The risk of lymph-node metastasis (LNM) in T1 colorectal cancer (CRC) has not been well documented in heterogeneous Western populations. This study investigated the predictors of LNM and the long-term outcomes of patients by analysing T1 CRC surgical specimens and patients’ demographic data.


Patients with surgically resected T1 CRC between 2004 and 2014 were identified from the Surveillance, Epidemiology, and End Results (SEER) database. Patients with multiple primary cancers, with neoadjuvant therapy, or without a confirmed histopathological diagnosis were excluded. Multivariate logistic-regression analysis was used to identify the predictors of LNM.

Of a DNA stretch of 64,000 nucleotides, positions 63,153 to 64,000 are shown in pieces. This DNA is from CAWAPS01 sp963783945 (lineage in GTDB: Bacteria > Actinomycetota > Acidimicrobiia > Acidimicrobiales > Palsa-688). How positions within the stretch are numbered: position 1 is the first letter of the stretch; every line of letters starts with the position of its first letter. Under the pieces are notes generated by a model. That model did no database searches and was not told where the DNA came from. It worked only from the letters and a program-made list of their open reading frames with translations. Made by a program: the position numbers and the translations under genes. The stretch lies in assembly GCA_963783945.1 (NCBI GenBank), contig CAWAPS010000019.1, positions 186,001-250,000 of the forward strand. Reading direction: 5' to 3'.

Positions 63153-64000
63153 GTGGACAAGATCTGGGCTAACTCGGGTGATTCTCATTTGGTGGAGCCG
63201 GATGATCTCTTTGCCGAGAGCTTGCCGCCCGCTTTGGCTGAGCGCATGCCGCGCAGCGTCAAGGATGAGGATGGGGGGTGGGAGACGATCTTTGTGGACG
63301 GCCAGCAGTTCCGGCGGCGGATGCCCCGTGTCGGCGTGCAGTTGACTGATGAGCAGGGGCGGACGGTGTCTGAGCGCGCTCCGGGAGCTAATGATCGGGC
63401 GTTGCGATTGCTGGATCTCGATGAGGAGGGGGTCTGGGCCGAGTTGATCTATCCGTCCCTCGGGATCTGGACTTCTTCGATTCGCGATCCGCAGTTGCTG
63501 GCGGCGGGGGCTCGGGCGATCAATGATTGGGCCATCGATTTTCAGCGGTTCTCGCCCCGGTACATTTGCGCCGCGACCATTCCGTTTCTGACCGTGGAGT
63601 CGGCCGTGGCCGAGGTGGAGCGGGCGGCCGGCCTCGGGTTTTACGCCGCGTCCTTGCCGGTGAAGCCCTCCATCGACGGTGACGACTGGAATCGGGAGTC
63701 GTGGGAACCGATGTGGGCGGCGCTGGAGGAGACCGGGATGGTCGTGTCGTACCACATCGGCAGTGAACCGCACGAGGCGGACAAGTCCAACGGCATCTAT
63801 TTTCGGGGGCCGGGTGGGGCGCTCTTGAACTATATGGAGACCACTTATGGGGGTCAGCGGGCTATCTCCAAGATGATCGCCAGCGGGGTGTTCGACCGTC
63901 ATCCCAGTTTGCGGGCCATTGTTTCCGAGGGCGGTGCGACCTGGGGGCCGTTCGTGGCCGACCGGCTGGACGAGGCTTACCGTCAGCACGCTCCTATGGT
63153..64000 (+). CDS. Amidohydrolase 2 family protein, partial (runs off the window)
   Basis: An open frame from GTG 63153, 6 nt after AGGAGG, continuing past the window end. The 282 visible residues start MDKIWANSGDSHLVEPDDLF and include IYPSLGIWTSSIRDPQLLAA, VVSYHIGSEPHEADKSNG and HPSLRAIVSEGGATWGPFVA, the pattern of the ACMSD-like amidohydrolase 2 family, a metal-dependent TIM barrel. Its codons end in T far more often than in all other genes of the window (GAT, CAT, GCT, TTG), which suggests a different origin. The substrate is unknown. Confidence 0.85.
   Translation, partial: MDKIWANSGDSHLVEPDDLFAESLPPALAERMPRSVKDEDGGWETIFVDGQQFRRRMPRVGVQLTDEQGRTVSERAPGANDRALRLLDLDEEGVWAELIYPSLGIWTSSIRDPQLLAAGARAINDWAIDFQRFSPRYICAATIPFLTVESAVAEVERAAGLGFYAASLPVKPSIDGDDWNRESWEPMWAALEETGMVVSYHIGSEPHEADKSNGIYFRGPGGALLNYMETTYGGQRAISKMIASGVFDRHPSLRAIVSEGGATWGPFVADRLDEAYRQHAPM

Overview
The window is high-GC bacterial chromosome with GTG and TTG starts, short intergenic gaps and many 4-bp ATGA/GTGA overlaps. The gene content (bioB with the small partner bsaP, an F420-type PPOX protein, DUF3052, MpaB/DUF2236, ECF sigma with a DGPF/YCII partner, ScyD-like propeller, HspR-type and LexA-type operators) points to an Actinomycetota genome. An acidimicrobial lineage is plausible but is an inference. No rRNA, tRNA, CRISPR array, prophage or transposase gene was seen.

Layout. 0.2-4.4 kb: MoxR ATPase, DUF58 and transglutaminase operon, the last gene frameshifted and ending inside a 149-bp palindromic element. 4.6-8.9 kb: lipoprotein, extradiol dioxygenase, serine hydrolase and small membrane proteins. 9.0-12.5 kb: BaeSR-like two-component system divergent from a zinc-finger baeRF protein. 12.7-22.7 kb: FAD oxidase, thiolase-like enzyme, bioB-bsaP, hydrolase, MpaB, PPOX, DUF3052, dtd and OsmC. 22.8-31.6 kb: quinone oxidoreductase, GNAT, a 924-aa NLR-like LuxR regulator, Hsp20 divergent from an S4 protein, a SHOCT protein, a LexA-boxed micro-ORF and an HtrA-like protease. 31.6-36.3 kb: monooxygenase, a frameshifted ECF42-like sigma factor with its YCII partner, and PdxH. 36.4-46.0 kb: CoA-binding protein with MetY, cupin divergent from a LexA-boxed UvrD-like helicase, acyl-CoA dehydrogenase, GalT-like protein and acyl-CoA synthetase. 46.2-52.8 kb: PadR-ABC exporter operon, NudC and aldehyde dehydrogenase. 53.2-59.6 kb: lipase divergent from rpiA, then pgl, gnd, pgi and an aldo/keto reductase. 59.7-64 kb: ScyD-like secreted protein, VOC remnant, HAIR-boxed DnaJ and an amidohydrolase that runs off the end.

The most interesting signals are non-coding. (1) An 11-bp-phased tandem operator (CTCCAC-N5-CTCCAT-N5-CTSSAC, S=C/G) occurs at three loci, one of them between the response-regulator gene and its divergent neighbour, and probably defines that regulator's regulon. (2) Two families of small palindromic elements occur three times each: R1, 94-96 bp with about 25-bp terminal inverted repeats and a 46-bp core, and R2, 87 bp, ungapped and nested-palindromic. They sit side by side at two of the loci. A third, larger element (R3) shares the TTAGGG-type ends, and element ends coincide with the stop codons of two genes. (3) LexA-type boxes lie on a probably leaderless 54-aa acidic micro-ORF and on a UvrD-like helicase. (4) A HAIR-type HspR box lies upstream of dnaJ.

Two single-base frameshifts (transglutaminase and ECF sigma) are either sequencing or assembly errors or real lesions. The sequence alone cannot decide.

Of the 22,319 patients, 10.6% had a positive lymph-node status based on the final pathology (nodal category: N1 9.6%, N2 1.0%). Younger age, female sex, Asian or African-American ethnicity, poor differentiation, and tumor site outside the rectum were significantly associated with LNM. Subgroup analyses for patients stratified by tumor site suggested that the rate of positive lymph-node status was the lowest in the rectum (hazard ratio: 0.74; 95% confidence interval: 0.63–0.86).


The risk of LNM was potentially lower in Caucasian patients than in API or African-American patients with surgically resected T1 CRC. Regarding the T1 CRC site, the rectum was associated with a lower risk of LNM.

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